Secretary of State Rex Tillerson has opened the possibility of the U.S. blocking imports of Venezuelan oil in an attempt to increase pressure on Nicolás Maduro’s ruling socialist dictatorship.
Tillerson made the remarks during a news conference in Buenos Aires amid his five-stop Latin American tour designed to promote the Trump administration’s foreign and domestic policy agenda.
“One of the aspects of considering sanctioning oil is, what effect would it have on the Venezuelan people?” Tillerson asked. “Is it a step that might bring this to an end more rapidly?”
“We are looking at options and we are looking at how to mitigate the impacts on U.S. business interests and on other countries in the region,” he continued.
Argentine Foreign Minister Jorge Faurie responded that his country would “closely follow” possible oil restrictions but added that sanctions “must never harm the Venezuelan people.”
“Not doing anything to bring this (crisis) to an end is also asking the Venezuelan people to suffer,” Tillerson said.
The U.S. has already imposed multiple sanctions on the Maduro regime banning Americans from dealing with Venezuela’s state-run oil company, as well as personal sanctions a number of high ranking government officials including Maduro himself.
However, many Latin American countries fear the additional sanctions could worsen the country’s unprecedented humanitarian crisis that has left millions of people starving and without basic resources to live. Hundreds of thousands of Venezuelans have already emigrated to neighboring countries such as Colombia and Brazil, who are now calling for greater international efforts to help ease the crisis.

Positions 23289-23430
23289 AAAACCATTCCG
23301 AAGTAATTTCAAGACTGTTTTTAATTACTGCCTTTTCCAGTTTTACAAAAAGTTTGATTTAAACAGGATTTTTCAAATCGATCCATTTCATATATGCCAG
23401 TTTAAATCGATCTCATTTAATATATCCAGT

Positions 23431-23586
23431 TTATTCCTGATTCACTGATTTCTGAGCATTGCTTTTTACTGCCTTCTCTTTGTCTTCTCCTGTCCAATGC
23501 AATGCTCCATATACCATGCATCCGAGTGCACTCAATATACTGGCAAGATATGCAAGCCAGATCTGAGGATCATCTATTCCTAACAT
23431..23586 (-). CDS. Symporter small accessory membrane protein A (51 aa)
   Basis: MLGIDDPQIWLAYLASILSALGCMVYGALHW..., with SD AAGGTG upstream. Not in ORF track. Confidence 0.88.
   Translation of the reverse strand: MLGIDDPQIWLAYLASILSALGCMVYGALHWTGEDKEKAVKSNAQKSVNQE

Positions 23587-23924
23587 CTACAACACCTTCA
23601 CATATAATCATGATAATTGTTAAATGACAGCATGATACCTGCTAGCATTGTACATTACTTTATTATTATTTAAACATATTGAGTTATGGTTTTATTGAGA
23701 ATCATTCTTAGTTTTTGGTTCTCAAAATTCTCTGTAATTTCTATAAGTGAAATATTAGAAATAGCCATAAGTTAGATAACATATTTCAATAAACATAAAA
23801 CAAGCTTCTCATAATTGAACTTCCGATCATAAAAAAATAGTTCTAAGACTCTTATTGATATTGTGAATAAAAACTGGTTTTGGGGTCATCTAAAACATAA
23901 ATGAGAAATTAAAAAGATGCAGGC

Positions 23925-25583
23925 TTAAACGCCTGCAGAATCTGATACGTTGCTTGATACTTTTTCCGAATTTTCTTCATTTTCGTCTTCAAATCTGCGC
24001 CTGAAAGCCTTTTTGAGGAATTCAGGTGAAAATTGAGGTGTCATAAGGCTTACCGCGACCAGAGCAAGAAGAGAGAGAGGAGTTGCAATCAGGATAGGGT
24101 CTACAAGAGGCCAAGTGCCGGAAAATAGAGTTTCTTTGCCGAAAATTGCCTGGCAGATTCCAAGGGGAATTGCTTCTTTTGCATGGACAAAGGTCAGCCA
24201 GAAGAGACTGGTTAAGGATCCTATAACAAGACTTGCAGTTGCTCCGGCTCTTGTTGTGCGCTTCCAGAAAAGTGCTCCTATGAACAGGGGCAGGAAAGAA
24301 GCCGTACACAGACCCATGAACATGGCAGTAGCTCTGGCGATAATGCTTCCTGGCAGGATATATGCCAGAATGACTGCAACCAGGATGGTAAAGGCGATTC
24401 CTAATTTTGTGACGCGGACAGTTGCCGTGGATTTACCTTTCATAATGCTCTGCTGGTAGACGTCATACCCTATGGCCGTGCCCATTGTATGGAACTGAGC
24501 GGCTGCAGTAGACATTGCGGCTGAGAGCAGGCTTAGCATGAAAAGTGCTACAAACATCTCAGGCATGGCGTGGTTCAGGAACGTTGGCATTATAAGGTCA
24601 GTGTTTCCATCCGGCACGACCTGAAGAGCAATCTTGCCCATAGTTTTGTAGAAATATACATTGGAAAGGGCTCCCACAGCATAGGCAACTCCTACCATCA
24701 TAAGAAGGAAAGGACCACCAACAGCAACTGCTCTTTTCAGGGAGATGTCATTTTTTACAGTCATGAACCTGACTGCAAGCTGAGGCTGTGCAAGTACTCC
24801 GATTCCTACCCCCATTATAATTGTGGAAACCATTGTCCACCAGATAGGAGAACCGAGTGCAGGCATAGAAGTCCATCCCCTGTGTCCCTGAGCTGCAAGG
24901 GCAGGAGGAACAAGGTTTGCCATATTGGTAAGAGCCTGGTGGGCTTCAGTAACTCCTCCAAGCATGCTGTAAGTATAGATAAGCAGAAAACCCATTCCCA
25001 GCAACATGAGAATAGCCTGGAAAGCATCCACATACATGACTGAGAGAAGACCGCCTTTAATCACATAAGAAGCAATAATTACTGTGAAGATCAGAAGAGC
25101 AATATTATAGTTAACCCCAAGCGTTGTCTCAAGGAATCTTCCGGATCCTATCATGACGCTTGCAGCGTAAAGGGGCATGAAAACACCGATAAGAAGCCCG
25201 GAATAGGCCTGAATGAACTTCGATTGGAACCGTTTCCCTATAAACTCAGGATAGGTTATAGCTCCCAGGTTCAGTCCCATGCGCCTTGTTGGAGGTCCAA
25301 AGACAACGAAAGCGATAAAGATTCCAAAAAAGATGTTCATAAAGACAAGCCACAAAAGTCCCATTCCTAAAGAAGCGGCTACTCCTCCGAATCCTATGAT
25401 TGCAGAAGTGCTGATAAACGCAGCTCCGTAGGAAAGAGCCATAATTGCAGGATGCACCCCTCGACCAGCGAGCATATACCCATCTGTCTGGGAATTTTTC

Discussions on Venezuela remain the main priority of the Latin America tour, which includes stops in Peru, Colombia, and Jamaica, with Tillerson expected to push for increased regional pressure as the regime continues to weaken.
Last Thursday, Tillerson warned that the Venezuelan military could soon oust Maduro and manage a transition of power, following reports of devastatingly low morale as the regime fails to provide them with adequate food rations, leading to growing numbers of soldiers are deserting its ranks.
“In the history of Venezuela and in fact the history in other Latin American and South American countries, often times, it is the military that handles that,” he said during a speech the University of Texas. “When things are so bad that the military leadership realizes that it just can’t serve the citizens anymore, they will manage a peaceful transition.”